Action on Smoking and Health,
Campaign for Justice on Tobacco Fraud,
Coalition québécoise pour le contrôle du tabac,

Ontario Campaign for Action on Tobacco,
Physicians for a Smoke-Free Canada

Tobacco control organizations from across Canada are calling on provincial ministers of health and justice to oppose the use of the federal Companies’ Creditor Arrangement Act (CCAA) by tobacco companies seeking to suspend lawsuits against them. Because the provinces are the main litigants against the companies, their opposition to renewal of CCAA protection will likely trigger the collapse of this process and the restoration of legal rights for injured Quebec smokers and others who wish to use the justice system to address corporate wrongdoing.

 “Already the companies have had a four-month grace period in which all liability actions against them have been suspended,” explained Neil Collishaw of Physicians for a Smoke-Free Canada. Documents filed in court show that in that time the companies have not even initiated settlement discussions, and have set no time limits to address the claims made against them.

“This should be seen as another abuse of process used by the companies to avoid having to pay compensation to Quebec victims,” said Flory Doucas of the Coalition québécoise pour le contrôle du tabac. Protection under the CCAA was sought immediately after the Quebec Court of Appeal upheld a $13.5 billion judgment against the companies for having misled Quebec smokers. “Just as they used court procedures to delay the Quebec trial, they are now using the CCAA process to delay having to respect the courts’ decisions.”

“There is no financial reason for the companies to seek creditor protection,” explained Michael Perley of the Ontario Campaign for Action on Tobacco. “The Quebec ruling was structured to ensure that victims would be compensated while ensuring that the companies could remain solvent.” The much larger claims faced by the companies from provinces seeking health care cost recovery, reported to be $600 billion, will not become enforceable until the trials have been held, which is not foreseen for a number of years. “The companies say they face an ‘existential threat’, but there is no urgency to this threat – it will be several years before their profitability is in question as a result of having to compensate the provinces.”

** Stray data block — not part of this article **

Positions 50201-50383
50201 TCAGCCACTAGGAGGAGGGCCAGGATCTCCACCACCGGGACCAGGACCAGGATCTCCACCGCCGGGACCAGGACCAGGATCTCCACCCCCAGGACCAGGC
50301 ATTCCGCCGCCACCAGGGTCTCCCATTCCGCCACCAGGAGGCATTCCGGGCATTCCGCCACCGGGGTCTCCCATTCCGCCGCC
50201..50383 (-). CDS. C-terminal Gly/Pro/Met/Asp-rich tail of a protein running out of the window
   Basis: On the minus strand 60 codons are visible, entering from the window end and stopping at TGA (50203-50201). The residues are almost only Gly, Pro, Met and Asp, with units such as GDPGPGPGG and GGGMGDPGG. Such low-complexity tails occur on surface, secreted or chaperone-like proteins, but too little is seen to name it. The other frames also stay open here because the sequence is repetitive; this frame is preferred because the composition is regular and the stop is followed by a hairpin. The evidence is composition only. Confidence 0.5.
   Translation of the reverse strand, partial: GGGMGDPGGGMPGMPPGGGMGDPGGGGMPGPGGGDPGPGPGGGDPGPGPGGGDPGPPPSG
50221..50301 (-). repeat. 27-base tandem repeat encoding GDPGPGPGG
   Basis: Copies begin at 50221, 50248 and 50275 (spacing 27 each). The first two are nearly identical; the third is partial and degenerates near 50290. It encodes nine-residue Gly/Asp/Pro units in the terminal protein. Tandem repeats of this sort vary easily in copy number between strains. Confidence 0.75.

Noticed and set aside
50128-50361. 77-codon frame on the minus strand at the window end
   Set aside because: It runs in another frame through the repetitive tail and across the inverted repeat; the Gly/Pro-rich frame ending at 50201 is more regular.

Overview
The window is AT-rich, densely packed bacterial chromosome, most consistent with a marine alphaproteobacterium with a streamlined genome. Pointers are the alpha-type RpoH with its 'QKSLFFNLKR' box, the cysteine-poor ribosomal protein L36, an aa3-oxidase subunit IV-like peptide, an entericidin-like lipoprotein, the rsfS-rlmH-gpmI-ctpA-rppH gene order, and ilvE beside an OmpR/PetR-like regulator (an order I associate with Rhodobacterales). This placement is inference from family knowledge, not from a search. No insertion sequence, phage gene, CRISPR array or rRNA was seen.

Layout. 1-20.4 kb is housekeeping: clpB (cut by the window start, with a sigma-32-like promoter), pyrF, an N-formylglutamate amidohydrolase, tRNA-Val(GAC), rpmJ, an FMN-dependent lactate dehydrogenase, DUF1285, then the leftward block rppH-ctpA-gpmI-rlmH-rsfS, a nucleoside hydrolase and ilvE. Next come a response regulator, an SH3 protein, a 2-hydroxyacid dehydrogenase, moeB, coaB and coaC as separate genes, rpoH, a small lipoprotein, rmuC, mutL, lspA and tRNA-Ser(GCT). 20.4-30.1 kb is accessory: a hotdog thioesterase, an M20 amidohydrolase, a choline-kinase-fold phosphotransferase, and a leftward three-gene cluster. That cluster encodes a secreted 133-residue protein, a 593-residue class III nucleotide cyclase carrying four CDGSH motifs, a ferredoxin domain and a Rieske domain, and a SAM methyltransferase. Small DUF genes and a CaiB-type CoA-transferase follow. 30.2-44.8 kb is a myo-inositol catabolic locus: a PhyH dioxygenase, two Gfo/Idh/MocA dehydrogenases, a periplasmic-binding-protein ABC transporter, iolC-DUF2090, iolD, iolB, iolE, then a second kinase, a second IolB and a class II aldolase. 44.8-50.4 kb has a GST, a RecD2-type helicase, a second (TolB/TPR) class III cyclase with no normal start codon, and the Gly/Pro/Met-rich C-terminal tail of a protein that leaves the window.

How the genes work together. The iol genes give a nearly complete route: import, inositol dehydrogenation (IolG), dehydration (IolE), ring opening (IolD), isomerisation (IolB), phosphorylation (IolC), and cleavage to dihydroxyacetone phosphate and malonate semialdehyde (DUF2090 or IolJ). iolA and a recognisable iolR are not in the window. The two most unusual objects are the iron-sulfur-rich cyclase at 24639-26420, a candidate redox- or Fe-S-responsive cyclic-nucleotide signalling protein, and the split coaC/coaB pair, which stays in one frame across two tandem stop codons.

“The companies contend that they cannot entertain discussions about a settlement at the same time that they are managing litigation against them. The provinces should not fall for this stunt—the tobacco companies are obviously gaming the Courts once again,” said Les Hagen of Alberta-based Action on Smoking & Health. “In the United States, for example, state governments continued their lawsuits against the companies while settlement discussions were under way – the threat of trial was seen as a negotiating strength for the states.”

“Fundamentally, the CCAA is the wrong legal instrument for any resolution of the government lawsuits,” said Garfield Mahood of the Campaign for Justice on Tobacco Fraud. “It allows the companies to set their survival as an objective of negotiations. The continuation of the tobacco industry conflicts with the provincial government responsibilities to end the tobacco epidemic, and with Canada’s treaty obligations to protect public health from commercial and vested interests of this industry.”

“It is time for the provinces to work together to collapse the CCAA process, and for them to work together to accelerate their lawsuits against the tobacco companies in anticipation of health outcomes,” concluded Mr. Mahood. “We are again asking the provinces to initiate consultations with the health community on the health outcomes that can result from these historic legal actions.”

Letter to provincial health and justice ministers re CCAA-June25-2019

For further information:

  • Les Hagen, Executive Director, Action on Smoking & Health. 780 919-5546
  • Garfield Mahood, President, Campaign for Justice on Tobacco Fraud. 416 451-4285
  • Flory Doucas, Coalition Québécoise sur le contrôle du tabac. 514 515-6780
  • Michael Perley. Executive Director. Ontario Campaign for Action on Tobacco. 416 349-2992 or 416 709-9075 (cell)
  • Neil Collishaw, Research Director, Physicians for a Smoke-Free Canada. 613 297-3590 or 613 273 3569

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